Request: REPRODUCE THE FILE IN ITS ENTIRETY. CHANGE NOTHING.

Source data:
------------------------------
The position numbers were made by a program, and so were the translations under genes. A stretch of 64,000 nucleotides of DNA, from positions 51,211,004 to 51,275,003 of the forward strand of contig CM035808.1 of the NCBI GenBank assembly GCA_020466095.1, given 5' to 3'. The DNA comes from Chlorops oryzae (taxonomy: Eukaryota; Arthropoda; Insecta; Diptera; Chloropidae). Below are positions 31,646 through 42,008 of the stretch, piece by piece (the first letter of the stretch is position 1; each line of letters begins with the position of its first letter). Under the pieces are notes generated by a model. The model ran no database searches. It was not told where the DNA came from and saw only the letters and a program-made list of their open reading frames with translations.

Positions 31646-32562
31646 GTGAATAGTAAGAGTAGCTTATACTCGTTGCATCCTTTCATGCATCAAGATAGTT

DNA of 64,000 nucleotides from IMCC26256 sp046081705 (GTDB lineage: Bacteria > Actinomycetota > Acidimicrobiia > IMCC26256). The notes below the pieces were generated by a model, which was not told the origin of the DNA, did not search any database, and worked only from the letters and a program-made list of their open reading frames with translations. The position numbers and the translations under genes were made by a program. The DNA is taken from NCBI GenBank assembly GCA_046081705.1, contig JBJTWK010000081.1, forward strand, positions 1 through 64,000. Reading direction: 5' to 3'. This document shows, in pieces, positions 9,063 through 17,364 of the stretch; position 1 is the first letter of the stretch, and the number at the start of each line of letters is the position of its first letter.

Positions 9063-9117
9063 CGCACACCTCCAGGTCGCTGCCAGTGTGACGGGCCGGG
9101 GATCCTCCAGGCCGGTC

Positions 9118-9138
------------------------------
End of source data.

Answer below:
The position numbers were made by a program, and so were the translations under genes. A stretch of 64,000 nucleotides of DNA, from positions 51,211,004 to 51,275,003 of the forward strand of contig CM035808.1 of the NCBI GenBank assembly GCA_020466095.1, given 5' to 3'. The DNA comes from Chlorops oryzae (taxonomy: Eukaryota; Arthropoda; Insecta; Diptera; Chloropidae). Below are positions 31,646 through 42,008 of the stretch, piece by piece (the first letter of the stretch is position 1; each line of letters begins with the position of its first letter). Under the pieces are notes generated by a model. The model ran no database searches. It was not told where the DNA came from and saw only the letters and a program-made list of their open reading frames with translations.

Positions 31646-32562
31646 GTGAATAGTAAGAGTAGCTTATACTCGTTGCATCCTTTCATGCATCAAGATAGTT

DNA of 64,000 nucleotides from IMCC26256 sp046081705 (GTDB lineage: Bacteria > Actinomycetota > Acidimicrobiia > IMCC26256). The notes below the pieces were generated by a model, which was not told the origin of the DNA, did not search any database, and worked only from the letters and a program-made list of their open reading frames with translations. The position numbers and the translations under genes were made by a program. The DNA is taken from NCBI GenBank assembly GCA_046081705.1, contig JBJTWK010000081.1, forward strand, positions 1 through 64,000. Reading direction: 5' to 3'. This document shows, in pieces, positions 9,063 through 17,364 of the stretch; position 1 is the first letter of the stretch, and the number at the start of each line of letters is the position of its first letter.

Positions 9063-9117
9063 CGCACACCTCCAGGTCGCTGCCAGTGTGACGGGCCGGG
9101 GATCCTCCAGGCCGGTC

Positions 9118-9138